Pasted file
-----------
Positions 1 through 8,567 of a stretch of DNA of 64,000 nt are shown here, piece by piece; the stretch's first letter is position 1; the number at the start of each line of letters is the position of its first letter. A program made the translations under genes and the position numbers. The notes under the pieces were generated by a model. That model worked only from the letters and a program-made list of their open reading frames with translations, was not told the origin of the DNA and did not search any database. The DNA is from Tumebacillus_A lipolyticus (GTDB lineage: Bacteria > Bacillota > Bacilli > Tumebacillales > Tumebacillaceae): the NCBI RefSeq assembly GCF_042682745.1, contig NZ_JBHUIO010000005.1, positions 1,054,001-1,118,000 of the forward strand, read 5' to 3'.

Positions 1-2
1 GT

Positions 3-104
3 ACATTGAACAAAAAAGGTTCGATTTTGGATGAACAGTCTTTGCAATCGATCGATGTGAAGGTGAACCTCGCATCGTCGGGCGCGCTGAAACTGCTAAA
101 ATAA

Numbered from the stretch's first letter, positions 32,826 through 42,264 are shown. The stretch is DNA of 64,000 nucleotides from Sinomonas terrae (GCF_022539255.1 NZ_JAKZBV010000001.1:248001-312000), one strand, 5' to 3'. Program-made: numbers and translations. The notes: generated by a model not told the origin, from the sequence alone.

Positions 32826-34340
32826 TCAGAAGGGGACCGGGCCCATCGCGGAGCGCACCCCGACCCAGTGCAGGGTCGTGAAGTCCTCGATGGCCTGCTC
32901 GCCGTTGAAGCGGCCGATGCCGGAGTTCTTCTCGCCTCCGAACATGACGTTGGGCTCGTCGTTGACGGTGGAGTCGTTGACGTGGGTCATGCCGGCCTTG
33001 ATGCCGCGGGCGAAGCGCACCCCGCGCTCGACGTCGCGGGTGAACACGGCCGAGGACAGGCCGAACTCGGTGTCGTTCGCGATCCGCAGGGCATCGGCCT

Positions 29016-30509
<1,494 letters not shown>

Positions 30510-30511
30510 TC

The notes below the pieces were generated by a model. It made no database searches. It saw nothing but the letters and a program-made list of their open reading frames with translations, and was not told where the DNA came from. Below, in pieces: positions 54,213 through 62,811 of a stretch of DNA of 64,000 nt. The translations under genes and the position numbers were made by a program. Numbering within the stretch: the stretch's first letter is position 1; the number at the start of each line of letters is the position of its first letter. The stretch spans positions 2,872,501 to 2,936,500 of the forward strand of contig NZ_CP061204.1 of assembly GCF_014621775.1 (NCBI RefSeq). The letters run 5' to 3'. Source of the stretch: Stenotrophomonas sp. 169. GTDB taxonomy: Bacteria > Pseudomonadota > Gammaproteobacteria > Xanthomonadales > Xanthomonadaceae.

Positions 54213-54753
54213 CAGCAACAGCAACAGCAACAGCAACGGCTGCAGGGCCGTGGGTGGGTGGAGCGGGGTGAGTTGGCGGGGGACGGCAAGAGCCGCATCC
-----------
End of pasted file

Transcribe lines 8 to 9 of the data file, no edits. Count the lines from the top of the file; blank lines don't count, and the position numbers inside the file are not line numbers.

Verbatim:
Positions 32826-34340
32826 TCAGAAGGGGACCGGGCCCATCGCGGAGCGCACCCCGACCCAGTGCAGGGTCGTGAAGTCCTCGATGGCCTGCTC